The Tata Indica range has seen a lot of changes in the last decade. One major change, though, was the introduction of a bigger sibling – the Indica Vista. The Vista itself has gone through some upgrades in the past – and continues to do so even today – in typical Tata fashion. What we have reviewed here is the new Vista facelift which, as Tata claims, has improved further on an already robust product. Also Read - BMW India to launch Z4 facelift in November?
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With the new Vista facelift, Tata plans to offer a ‘sedan class’ experience. Therefore, the new Vista gets upgraded style, performance and entertainment to match up to a sedan. To help their customers draw easy comparisons, the Vista’s sedan-inspiration comes from its portfolio sibling, the Indigo Manza. The most striking difference on the facelift Vista then comes in the form of the new front fascia. It borrows all the vital elements from the Manza to evoke better style and a classier stance. Also Read - Toyota launches GT86 Cup Edition
First-up are the triple-barrel headlights which make the Vista look a tad more aggressive and also provide better illumination. Next in line is the chrome grille which still retains its ‘smiley’ form. The ‘T’ logo on the grille has grown bigger and features a unique ‘T-weave’ mesh for its background. The front bumper gets restyled, longer air-dams with integrated chrome surrounded fog lights.
Adding a classy touch (and even more chrome) are the rub rails on the front bumper (see detail) and doors, the window strips and the body coloured door handles (see detail). From the side profile, the new Vista is exactly similar to the outgoing one – which means that the wheel wells are still too big for the tiny wheels that the Vista is shod with. We would have loved to see 16-inch wheels, purely from a design perspective, but 15-inchers should be a good balance between design and ride comfort. The current model comes with 14-inch dual-tone alloy wheels on the top-end variants while the base and mid-range trims get 13-inch steel rims with decently designed wheel caps.
The new Vista’s tailgate gets quite a few upgrades too. To begin with, there is a mirror-finish, gloss-black appliqué under the rear windshield which dons the ‘T’ logo. Complementing its black finish are the new taillights which get a black outline (see detail). The thickness of this outline makes the taillight lens look ‘smoked’ – adding a hint of sportiness to the tailgate. With the new Vista, Tata also puts into practice a new naming nomenclature viz. LS / LX / VX / ZX / GLS / GLX / GVX / GZX as replacing the earlier Terra / Aqua / Aura / Aura+. These variant badges and the emblems of the new Vista have grown bigger and get a new font (see detail). And though Tata wants the Vista to move away from the ‘Indica’ tag, the emblems still call this car an ‘Indica Vista’.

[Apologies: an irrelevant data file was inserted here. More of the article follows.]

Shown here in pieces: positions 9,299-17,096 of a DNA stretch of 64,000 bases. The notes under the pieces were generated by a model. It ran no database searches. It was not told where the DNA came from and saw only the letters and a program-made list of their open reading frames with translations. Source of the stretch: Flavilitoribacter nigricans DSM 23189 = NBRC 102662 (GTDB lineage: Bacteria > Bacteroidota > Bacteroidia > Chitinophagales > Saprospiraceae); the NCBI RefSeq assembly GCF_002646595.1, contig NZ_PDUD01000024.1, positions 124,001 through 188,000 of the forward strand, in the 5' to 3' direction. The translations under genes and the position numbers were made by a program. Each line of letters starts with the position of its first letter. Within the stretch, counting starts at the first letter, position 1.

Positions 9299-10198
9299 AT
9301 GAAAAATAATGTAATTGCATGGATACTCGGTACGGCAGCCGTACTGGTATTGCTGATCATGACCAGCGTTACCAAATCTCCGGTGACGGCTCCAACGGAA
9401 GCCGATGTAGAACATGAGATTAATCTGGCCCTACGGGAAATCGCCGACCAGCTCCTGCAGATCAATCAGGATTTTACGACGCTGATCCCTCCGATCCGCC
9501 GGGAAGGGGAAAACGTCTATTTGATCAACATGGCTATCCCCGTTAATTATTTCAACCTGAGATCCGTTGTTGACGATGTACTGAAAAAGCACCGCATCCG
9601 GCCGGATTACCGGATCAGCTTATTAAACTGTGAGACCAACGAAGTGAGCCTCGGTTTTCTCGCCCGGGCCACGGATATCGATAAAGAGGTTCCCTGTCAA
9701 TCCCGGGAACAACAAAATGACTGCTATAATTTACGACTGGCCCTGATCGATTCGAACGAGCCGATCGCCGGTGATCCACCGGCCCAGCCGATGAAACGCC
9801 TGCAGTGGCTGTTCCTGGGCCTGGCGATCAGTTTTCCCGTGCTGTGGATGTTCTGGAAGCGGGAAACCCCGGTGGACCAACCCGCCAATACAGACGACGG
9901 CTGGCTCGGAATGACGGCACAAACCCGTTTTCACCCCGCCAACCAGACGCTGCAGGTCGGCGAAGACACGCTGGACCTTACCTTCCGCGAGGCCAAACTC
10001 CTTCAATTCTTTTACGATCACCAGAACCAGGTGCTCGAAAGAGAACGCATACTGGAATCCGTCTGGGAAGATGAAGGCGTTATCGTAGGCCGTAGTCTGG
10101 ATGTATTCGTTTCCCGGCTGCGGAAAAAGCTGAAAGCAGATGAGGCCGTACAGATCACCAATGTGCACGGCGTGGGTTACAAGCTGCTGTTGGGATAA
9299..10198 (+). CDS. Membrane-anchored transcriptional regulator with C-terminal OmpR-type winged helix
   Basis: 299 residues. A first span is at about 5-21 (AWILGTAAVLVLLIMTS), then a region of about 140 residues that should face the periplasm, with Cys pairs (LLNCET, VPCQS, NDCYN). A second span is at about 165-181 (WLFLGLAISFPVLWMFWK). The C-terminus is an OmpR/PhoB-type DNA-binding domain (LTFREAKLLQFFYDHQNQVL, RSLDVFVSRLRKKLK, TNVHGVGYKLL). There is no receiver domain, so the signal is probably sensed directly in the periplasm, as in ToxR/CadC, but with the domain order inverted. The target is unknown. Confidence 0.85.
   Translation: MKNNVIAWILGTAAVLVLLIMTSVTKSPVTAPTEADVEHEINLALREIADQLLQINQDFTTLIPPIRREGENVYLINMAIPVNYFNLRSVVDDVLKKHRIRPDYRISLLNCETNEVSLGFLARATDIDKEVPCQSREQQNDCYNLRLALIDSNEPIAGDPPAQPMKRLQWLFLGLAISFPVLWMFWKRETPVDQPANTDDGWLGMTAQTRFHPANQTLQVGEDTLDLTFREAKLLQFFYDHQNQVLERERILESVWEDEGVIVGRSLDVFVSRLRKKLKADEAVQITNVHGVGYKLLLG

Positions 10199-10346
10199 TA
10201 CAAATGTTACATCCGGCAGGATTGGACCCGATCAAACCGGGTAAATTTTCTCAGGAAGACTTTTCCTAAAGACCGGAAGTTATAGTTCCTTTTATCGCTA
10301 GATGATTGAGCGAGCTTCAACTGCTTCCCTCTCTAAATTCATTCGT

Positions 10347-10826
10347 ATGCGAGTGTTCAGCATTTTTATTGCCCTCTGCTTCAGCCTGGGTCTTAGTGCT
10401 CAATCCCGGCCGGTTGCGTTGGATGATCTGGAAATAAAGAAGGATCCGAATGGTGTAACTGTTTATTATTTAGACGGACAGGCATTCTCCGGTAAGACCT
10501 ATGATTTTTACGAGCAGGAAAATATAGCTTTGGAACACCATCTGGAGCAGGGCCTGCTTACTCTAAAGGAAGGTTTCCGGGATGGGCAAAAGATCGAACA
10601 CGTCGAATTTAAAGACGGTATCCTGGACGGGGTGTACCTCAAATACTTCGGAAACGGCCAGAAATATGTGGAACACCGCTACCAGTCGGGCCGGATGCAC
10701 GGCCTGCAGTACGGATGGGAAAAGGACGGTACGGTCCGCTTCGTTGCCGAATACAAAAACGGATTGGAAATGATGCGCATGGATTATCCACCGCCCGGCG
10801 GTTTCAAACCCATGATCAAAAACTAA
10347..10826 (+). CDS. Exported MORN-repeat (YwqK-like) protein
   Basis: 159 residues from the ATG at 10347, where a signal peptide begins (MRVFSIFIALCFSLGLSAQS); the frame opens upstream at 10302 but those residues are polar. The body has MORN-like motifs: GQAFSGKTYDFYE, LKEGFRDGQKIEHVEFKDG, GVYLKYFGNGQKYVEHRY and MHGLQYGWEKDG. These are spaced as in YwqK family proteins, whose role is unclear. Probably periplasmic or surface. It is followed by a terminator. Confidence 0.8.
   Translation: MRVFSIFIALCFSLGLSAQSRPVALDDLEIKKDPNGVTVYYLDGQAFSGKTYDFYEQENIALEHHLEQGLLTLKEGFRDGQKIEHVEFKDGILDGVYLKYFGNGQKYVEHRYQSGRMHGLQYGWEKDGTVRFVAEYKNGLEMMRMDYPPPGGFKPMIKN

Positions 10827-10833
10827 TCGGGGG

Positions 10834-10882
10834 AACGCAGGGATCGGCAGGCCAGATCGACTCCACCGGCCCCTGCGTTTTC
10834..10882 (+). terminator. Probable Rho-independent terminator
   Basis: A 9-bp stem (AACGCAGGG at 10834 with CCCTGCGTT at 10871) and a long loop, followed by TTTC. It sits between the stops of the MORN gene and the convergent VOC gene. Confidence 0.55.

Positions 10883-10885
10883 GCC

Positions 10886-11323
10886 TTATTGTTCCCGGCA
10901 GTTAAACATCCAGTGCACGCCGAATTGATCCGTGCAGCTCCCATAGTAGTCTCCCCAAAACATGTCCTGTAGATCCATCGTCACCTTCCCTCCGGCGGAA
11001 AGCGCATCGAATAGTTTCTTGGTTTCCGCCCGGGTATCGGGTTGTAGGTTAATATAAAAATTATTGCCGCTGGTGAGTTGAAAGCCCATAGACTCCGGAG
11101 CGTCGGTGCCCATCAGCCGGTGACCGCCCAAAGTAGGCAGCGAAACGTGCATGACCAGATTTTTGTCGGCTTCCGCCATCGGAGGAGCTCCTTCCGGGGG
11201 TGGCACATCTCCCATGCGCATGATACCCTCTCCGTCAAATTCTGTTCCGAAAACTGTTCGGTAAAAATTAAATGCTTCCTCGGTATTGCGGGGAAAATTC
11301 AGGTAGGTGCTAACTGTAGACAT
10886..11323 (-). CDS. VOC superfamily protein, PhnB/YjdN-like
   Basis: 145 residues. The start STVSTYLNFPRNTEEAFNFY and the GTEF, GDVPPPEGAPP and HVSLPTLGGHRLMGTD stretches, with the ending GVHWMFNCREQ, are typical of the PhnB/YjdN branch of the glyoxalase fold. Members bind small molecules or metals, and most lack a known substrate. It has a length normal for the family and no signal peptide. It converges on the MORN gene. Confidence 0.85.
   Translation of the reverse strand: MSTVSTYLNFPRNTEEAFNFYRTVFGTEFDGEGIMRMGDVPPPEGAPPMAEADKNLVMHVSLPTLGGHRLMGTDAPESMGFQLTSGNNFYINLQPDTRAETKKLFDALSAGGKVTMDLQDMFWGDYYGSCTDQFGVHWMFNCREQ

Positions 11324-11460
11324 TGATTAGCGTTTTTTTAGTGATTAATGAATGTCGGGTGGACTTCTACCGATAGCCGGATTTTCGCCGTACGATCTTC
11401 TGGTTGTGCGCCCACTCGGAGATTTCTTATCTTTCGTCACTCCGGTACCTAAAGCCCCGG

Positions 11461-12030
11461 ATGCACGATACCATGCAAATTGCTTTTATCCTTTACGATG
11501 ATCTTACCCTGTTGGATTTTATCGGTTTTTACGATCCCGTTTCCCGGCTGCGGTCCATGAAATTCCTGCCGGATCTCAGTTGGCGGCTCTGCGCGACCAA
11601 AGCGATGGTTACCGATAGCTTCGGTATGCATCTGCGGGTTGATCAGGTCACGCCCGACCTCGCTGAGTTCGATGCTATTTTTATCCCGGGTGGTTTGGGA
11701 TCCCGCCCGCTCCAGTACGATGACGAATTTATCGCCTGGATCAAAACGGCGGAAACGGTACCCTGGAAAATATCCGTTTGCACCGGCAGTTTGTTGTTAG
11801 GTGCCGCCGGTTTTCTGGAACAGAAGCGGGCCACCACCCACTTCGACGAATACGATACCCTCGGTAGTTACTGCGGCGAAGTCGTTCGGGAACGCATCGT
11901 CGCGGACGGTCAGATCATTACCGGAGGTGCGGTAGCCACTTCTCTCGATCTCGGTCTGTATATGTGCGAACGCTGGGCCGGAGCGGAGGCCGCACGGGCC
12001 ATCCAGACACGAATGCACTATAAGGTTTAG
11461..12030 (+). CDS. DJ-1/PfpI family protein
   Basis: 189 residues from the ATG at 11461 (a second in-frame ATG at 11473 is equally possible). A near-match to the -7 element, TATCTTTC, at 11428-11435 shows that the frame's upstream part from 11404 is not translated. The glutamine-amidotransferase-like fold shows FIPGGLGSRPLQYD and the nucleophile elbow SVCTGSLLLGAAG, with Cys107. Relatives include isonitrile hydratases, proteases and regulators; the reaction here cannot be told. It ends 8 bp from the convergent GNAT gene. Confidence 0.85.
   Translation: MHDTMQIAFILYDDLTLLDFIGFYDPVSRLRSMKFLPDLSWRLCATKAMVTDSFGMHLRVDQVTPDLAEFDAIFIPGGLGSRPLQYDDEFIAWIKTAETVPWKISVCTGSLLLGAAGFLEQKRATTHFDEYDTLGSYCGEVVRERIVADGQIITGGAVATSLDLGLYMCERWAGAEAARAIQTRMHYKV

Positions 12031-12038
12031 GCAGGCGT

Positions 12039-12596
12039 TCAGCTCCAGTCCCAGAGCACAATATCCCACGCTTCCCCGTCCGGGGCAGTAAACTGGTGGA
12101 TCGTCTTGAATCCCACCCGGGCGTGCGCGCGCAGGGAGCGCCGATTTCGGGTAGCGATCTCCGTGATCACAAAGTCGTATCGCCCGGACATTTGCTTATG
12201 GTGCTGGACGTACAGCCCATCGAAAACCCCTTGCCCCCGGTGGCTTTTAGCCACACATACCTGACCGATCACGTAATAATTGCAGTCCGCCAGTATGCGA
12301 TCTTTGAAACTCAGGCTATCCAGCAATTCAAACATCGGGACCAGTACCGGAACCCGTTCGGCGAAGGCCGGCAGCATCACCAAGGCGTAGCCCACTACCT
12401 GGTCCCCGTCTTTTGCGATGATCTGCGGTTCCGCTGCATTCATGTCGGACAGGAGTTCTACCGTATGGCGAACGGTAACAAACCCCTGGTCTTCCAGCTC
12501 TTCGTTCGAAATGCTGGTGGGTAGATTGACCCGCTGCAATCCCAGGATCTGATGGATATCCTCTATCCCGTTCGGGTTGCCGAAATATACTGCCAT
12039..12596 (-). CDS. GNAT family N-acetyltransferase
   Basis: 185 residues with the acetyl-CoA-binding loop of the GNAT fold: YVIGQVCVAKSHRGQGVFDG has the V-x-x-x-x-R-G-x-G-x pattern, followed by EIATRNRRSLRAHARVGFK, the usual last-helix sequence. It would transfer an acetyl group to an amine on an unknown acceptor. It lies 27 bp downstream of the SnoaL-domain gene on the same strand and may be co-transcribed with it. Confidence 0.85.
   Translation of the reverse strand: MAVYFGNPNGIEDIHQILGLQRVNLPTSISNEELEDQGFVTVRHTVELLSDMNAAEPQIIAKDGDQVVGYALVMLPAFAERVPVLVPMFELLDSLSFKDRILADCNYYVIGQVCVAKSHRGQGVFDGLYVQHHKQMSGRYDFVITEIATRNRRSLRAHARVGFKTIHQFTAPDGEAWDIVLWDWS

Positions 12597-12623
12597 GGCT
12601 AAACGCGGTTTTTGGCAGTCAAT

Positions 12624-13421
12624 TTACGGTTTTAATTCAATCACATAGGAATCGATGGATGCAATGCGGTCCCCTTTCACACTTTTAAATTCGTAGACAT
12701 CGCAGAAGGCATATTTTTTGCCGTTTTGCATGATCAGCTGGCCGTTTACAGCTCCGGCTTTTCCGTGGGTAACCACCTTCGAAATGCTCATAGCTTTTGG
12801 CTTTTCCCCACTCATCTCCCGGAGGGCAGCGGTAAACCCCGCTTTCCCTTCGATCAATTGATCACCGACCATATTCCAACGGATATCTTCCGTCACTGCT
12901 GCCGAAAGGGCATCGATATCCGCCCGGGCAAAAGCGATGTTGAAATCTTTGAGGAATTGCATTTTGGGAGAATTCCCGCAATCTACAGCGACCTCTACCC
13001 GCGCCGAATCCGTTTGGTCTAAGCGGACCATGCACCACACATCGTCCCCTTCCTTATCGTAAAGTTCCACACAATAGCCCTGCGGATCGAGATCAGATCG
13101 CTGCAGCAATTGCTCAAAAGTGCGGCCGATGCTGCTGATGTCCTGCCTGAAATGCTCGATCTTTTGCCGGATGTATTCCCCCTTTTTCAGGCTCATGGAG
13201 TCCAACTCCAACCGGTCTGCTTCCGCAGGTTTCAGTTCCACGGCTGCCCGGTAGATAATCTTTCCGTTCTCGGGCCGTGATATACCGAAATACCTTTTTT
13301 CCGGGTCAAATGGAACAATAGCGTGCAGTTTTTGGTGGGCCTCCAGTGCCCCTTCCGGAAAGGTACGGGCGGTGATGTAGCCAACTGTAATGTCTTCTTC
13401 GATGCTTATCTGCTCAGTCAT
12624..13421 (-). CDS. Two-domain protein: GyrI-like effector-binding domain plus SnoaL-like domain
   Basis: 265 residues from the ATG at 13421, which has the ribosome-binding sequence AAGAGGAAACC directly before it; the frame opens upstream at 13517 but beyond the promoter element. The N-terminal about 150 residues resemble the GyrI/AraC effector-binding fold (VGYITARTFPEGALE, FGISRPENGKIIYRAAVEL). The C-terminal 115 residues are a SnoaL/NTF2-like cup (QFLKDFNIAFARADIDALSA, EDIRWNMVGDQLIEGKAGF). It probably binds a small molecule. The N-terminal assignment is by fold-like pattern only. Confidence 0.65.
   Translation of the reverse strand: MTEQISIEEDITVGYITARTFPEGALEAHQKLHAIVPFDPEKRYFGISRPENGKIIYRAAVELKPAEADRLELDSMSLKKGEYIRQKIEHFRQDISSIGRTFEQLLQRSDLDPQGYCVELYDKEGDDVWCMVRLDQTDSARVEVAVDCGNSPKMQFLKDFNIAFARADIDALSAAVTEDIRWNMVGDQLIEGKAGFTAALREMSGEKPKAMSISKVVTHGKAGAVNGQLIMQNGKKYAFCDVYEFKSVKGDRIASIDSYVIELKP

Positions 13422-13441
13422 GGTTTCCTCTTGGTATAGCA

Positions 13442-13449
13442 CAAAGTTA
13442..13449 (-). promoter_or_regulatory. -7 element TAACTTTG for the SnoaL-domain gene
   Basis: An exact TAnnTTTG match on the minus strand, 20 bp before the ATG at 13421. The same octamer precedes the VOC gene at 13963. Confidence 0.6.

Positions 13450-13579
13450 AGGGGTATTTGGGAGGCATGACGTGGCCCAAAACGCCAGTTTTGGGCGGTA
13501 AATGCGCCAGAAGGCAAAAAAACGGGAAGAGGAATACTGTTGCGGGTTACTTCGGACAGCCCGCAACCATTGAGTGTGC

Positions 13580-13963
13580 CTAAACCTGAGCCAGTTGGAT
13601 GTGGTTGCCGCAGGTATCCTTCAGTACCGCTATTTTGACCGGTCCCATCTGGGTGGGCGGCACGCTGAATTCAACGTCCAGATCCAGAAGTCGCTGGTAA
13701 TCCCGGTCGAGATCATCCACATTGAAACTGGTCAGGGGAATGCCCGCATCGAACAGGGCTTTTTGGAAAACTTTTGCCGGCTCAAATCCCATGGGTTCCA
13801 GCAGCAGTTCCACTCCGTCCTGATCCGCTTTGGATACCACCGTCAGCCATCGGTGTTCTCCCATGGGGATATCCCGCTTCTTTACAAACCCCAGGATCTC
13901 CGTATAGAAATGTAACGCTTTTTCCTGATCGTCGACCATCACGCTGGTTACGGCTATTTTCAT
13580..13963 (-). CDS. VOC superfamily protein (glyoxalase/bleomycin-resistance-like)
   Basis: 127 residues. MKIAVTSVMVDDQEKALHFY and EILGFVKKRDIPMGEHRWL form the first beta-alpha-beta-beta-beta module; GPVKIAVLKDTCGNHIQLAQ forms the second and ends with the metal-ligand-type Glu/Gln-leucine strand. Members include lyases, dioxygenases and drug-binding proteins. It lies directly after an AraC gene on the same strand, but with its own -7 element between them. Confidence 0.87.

Overall, the new design makes the Vista appear classier and slightly sportier than its outgoing model – however, in the two days of driving that we did around shopping malls and marketplaces, hardly anyone noticed the difference in design – including an uninitiated friend of ours who owns an Indica Vista himself.
User Experience Review
Tata has tweaked the way the doors feel when you open / shut them. The metallic thud is now more solid and doesn’t feel as clumsy as before. Get inside the car and for the first few moments the new Vista feels exactly like the 90HP model that debuted in 2010. Spend some time in the car and the novelty becomes evident. The dashboard still has a sandwich design with black finish on the flooring and the top section of the board, and a beige scheme bisecting the two. The beige, however, is darker in the new Vista to reduce soiling in our dusty conditions. While the ebony-black top helps in the reducing reflections in the windshield while driving in broad daylight; the black flooring tackles dirt and muck better than beige does. Though an all-beige trim makes the interiors look bigger, Tata has traded it in for a black-beige scheme for easy maintenance – which is a good move.
The Vista still carries forward the centre-mounted instrumentation console (see detail), which we dislike. We would rather want the classy design of the Manza’s interiors to flow into the Vista too – especially when the new Vista touts itself as a ‘sedan-class’ hatchback. The centre console on the Vista’s dashboard carries forward the design of the earlier model. The AUX/USB/CD/Bluetooth compatible Blue5 entertainment system (see detail) which can pair up to five cell-phones is now available from the second trim onwards. It gets steering-mounted audio and phone controls as well. Speaking of which, the buttons on the steering wheel have been redesigned and sit slightly deeper as compared to the ones on the Aria / Manza’s steering wheel. This prevents them from getting pressed accidently when turning the wheel or operating the horn.